Mitchell Reports | November 27, 2012
>>> the white house is continuing to warn of dire consequences for the middle class if congress does not strike a deal to avert painful tax hikes. joining me is the chairman of the white house council of economic advisors alan krueger . thank you for being with us. let's talk about your report yesterday on the economic consequences. you reported that i think the slowdown of growth would be something like 1.7% in 2013 , that consumers would spend $200 billion less. what are the other impacts that you think could be realized if there is no deal on the fiscal cliff?
>> that's right, andrea. we looked at what would happen if the middle-class tax cuts are not extended. the typical middle-class family with two children would see a $2200 tax increase next year if the tax cuts are not extended. that will hit their pocketbook. that would reduce consumption by 1.7 percentage points and reduce gdp growth by 1.4 percentage points and would be a big hit to retailers. we calculate that about $200 billion less would be spent next year than would otherwise be the case if the tax cuts for the middle class are not extended. and just to put that in perspective, that's about four times as much as spent over black friday weekend.
>> why isn't there more action? we don't see the leaders coming to the hill, we don't see any meetings. what is going on perhaps behind the scenes because mitch mcconnell , among others, critics of the president, of course, were saying where is the presidential engagement. why is he going out to the public and continuing a political campaign to drum up support and not engaging one on one, meeting with the leaders again?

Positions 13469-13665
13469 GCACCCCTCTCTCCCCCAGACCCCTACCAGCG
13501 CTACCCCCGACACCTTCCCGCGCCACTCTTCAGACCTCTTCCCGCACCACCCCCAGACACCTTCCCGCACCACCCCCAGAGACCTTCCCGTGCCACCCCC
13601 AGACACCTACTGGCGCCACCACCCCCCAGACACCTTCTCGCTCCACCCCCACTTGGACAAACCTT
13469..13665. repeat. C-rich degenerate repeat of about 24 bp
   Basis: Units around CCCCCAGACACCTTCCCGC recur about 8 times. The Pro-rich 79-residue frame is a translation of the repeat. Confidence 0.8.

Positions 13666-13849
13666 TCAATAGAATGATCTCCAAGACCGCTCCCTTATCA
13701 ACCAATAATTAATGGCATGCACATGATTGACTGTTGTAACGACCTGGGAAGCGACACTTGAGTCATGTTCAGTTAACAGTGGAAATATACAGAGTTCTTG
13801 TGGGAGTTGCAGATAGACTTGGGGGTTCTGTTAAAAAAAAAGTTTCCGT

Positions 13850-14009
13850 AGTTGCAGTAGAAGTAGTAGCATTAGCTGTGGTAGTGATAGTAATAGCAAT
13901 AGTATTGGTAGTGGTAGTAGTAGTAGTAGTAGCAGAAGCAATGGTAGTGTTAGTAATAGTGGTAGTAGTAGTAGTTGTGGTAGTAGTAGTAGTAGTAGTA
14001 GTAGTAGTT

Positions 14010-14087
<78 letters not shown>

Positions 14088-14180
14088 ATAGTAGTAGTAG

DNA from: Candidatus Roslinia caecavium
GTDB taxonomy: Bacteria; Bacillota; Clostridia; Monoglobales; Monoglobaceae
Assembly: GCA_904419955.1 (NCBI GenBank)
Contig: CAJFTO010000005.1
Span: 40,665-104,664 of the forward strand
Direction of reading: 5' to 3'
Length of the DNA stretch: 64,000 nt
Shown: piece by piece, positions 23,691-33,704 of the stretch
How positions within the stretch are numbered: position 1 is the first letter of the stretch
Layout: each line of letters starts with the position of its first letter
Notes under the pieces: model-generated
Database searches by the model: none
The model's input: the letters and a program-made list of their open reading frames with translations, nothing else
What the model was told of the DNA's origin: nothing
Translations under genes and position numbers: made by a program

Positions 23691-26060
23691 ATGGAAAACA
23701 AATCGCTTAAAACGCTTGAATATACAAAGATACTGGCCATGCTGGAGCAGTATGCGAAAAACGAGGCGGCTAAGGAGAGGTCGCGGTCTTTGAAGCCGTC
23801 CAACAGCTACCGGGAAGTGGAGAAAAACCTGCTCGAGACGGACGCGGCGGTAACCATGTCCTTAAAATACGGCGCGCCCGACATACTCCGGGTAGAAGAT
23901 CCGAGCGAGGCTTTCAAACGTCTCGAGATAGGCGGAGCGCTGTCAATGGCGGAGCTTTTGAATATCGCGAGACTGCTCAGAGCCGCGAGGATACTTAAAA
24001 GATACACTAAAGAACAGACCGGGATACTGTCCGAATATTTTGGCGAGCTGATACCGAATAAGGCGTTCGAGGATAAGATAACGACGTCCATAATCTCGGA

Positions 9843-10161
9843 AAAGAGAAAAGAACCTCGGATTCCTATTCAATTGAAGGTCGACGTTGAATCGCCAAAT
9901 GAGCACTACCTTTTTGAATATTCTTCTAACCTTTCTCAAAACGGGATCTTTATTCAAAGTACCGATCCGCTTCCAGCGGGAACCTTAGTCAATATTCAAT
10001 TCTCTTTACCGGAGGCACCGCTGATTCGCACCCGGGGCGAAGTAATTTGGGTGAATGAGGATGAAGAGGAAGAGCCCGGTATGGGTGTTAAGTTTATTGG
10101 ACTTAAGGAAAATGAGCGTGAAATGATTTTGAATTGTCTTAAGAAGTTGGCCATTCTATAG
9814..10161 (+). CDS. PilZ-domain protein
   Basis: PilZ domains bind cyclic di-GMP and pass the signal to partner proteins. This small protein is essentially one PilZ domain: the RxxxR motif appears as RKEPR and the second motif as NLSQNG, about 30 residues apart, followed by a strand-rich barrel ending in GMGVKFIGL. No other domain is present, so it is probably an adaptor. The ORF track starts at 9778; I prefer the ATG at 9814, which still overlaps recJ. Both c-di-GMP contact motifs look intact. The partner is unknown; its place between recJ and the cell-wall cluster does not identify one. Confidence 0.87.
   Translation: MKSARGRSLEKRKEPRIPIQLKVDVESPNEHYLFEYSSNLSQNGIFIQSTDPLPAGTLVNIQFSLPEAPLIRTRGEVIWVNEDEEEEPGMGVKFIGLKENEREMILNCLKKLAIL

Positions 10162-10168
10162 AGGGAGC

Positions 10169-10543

>> well, the president has been very much engaged in these issues and he's been engaged for the last several years. he's made it clear he wants balanced solution to our problems, a balance between additional revenues collected from the most fortunate the top 2% of income earners as well as balance in terms of reductions in spending.
>> what do you think of warren buffett 's proposal for a minimum income tax on high earners for people who are now paying so much less, paying what mitt romney paid, paying what warren buffett pays, 14 or 16%, because of capital gains and other investments, what about a minimum tax that would require them to pay 35%?
>> the president has supported the buffet principle for a long time and his state of the union address last year, he supported buffet rule which would set a minimum tax for those who are the most wealthy. but we have a set of problems we need to address. and this requires a comprehensive solution and most importantly, we need to collect additional revenue from the most fortunate which includes raising tax rates to where they were during the clinton years.
>> similarly, what about revisiting simpson-bowles? a lot of people are talking about the framework, a lot of work has been done, are there means testing , further means testing of medicare, for instance, or other kinds of delayed medicare enactment, you know, sliding the age, for instance, kicks in other ways to try to down the road at least realize some real money?
>> well, i think the best solution would be one that not only raises additional revenue, but also brings our spending under control and if you look at where spending growth is the strongest and what's going to cause the biggest problems down the line it tends to be in health care spending.
>> thank you very much. alan krueger . we look forward to the next round of negotiations.